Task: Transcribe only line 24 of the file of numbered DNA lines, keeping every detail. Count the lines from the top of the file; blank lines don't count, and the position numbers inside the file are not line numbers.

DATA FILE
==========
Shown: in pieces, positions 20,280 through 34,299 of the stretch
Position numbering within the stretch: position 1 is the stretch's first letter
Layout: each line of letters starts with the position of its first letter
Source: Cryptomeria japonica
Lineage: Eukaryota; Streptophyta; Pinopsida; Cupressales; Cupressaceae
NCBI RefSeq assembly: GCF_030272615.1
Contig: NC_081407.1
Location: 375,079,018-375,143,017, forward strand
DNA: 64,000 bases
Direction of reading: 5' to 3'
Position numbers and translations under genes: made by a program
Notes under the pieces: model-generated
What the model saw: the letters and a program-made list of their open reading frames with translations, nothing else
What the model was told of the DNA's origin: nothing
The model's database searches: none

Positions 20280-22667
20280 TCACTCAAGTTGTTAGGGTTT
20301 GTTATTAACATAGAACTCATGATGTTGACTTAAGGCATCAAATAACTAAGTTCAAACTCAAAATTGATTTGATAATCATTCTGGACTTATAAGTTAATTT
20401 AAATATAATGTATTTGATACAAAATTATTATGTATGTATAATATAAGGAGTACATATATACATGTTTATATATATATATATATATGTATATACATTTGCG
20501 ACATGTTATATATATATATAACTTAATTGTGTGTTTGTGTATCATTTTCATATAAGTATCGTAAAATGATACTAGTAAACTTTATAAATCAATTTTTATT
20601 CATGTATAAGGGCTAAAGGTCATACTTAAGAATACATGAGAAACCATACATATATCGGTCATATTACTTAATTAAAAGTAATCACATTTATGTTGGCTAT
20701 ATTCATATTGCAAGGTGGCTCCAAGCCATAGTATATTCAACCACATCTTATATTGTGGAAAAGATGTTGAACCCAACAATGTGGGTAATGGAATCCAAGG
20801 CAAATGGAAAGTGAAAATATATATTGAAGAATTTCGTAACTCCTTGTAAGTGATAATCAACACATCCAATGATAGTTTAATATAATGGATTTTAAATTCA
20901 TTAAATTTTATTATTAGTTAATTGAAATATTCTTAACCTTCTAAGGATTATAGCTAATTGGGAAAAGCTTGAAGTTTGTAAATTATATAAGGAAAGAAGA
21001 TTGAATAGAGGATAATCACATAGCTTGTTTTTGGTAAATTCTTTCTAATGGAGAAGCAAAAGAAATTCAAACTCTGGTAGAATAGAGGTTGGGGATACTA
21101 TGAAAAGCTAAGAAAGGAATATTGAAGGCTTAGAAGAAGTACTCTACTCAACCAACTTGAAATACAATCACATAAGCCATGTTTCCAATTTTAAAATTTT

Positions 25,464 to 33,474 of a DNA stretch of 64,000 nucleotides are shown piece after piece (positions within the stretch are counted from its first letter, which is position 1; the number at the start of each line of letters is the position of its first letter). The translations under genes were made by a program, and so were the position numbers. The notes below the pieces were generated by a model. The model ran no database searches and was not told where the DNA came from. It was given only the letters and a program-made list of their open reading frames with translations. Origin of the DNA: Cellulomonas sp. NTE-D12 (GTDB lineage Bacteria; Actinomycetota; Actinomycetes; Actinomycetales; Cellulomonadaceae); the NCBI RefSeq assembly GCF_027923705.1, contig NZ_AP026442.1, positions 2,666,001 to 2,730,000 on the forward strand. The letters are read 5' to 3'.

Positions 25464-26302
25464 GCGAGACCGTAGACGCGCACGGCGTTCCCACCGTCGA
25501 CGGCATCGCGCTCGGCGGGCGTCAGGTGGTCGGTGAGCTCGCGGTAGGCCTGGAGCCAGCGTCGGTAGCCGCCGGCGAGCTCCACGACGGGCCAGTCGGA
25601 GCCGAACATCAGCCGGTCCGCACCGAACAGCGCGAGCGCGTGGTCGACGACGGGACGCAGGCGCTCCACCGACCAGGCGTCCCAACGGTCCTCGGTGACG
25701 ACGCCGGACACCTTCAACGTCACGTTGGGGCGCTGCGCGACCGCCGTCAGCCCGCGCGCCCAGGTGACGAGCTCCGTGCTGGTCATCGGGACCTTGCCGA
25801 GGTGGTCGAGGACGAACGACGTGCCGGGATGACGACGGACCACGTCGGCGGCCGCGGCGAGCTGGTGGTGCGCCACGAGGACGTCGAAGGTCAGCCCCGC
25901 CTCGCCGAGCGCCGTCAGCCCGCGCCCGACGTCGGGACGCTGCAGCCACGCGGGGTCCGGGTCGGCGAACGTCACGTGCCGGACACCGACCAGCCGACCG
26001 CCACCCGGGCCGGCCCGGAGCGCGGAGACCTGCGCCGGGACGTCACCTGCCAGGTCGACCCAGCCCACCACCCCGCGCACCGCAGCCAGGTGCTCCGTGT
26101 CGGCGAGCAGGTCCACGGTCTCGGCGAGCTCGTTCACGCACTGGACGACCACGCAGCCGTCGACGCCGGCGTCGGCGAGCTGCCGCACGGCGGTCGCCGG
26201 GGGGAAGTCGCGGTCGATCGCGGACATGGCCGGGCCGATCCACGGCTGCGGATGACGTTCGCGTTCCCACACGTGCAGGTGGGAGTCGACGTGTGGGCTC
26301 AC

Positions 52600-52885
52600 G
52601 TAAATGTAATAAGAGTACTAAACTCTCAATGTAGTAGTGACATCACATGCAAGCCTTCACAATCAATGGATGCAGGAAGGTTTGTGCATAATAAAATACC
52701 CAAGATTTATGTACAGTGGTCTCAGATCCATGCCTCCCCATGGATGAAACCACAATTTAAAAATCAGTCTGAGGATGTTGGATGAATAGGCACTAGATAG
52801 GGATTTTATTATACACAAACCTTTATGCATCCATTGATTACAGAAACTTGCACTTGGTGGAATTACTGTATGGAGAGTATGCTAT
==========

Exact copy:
20901 TTAAATTTTATTATTAGTTAATTGAAATATTCTTAACCTTCTAAGGATTATAGCTAATTGGGAAAAGCTTGAAGTTTGTAAATTATATAAGGAAAGAAGA